This all is by no means an attempt to downplay the importance of addressing the aforementioned skewed image the western media bombards us with on a daily basis. Nor is it a way to say the raise in awareness should be reversed. Many studies show that anorexia is a disease mostly found in affluent, industrialized countries. Therefore, it might be considered not just an epidemic of significance, but also an epidemic of disease itself. And it entails an even bigger growth in the future, since technology keeps advancing and the world keeps getting richer. The current trend of hating on our bodies is not something to be ignored, whatever the direction of correlation between the media and our self-image is. It is just too easy to blame it all on western media, as (ironically) the western media appears to hold true. Fact is that, whether the ideal is skin on bones or junk in the trunk, the world wide average of eating disorders is 5%. Five percent may not sound like a lot, but it is one in every twenty people. Or, returning to Carrie’s words: “Each year, roughly 4 million babies are born in America. Approximately 200,000 of these babies will develop an eating disorder. Every year has 525,600 minutes.
That means that every 2.6 minutes, a child will be diagnosed with an eating disorder. Every two minutes, a parent will be told ‘Your child has an eating disorder'”.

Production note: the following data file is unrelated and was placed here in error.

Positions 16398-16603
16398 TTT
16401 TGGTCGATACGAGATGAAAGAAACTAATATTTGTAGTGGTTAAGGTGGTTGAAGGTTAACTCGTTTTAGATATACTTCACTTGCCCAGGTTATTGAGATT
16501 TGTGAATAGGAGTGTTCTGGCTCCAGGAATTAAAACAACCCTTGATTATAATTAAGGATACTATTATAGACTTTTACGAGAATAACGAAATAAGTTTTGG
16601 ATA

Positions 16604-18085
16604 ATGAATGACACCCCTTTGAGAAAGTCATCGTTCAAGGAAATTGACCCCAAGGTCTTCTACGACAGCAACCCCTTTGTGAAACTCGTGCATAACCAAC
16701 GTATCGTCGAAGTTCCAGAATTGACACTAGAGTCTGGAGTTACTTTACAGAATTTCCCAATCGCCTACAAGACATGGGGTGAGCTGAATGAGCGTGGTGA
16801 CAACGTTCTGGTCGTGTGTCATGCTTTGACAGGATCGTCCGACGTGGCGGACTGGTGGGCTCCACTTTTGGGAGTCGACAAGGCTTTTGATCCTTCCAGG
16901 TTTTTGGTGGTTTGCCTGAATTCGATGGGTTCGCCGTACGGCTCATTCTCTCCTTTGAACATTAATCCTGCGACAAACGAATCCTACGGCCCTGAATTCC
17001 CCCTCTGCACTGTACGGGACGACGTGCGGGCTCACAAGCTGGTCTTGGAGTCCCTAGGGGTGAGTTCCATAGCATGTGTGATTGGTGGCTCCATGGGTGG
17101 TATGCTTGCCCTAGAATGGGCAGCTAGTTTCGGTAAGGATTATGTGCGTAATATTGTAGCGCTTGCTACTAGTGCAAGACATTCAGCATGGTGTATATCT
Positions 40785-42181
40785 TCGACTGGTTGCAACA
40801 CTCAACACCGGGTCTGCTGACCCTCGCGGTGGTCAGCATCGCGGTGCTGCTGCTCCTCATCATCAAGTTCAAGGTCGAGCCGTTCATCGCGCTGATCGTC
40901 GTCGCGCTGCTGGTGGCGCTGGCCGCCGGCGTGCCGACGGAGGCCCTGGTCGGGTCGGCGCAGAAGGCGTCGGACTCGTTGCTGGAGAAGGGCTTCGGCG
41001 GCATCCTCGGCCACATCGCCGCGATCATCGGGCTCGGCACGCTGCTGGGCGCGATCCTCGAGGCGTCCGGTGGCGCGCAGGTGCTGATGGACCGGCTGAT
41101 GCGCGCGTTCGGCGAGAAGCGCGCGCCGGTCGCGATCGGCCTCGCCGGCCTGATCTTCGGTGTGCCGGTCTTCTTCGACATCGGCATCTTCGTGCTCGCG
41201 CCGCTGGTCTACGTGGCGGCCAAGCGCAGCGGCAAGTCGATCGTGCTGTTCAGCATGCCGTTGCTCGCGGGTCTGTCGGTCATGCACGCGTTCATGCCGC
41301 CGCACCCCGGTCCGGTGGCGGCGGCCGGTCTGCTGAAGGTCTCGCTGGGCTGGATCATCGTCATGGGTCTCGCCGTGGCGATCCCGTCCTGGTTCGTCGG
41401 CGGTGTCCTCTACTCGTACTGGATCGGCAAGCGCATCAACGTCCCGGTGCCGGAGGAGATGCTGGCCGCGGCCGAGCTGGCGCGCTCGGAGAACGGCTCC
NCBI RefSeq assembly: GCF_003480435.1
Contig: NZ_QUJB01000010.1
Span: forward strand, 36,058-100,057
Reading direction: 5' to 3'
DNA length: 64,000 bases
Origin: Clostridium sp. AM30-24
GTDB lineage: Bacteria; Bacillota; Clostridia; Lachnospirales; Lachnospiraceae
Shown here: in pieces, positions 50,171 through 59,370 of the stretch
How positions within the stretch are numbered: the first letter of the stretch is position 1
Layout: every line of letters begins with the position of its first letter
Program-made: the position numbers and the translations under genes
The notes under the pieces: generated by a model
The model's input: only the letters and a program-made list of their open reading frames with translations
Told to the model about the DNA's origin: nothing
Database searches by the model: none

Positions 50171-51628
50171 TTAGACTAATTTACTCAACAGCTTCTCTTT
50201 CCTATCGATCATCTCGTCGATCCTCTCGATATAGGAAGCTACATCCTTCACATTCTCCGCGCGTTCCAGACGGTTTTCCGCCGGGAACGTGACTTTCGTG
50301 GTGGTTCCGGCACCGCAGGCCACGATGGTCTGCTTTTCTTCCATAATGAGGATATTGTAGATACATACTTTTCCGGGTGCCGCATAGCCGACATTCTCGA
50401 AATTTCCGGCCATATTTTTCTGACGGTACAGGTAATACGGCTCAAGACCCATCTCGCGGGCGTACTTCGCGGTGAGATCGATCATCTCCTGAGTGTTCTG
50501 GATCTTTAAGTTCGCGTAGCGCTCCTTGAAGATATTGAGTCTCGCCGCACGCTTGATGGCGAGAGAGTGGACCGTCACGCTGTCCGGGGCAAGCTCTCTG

Yes, that is a lot.
And since this is the case worldwide, even if the local body-ideal glorifies curves and more, pointing fingers at the media and trying to change what they choose to portray, might possibly not have the effect we like to believe it will. This calls for even greater awareness campaigning regarding the subject. If 1 in 20 people fall victim to eating disorders worldwide, this deserves serious attention, not in the least to make people (and especially politicians who have power to change the currently lacking health system) understand the importance of early (medical) intervention. Where the current health systems seem to focus on admission of patients who have hit rock bottom (or have managed to dig beyond that), we need to make them understand that, for a disease this prevalent, this is completely ineffective and all the more costly in the long run.
One in nine women fall victim of breast cancer. Yet no doctor will have to postpone treatment until it has reached an extremely advanced stage. More so, in recent years the amount of awareness campaigns focused on self-checking, Facebook virals to remind us when it’s breast cancer-month and celebrity commercials to do the same. All to help make early intervention possible, and to help take preventative measures.
We need to stop putting our energy in trying to raise awareness about the skewed body images in the western media. We should instead raise awareness about our failing healthcare system. We need to raise awareness about the prevalence of diseases for which early intervention and possible prevention will result in saving lives.
One in twenty people will suffer from an eating disorder.
Eating disorders have the highest death-rate of all psychological illnesses.
Early intervention, or possibly even prevention, can save millions of lives.
How about we raise some awareness on that.
PS; Unfortunately my internet is failing on me, so I cannot search for web links to the studies mentioned. However, I am sure all of you are ‘Google-proficient’ enough to trace them.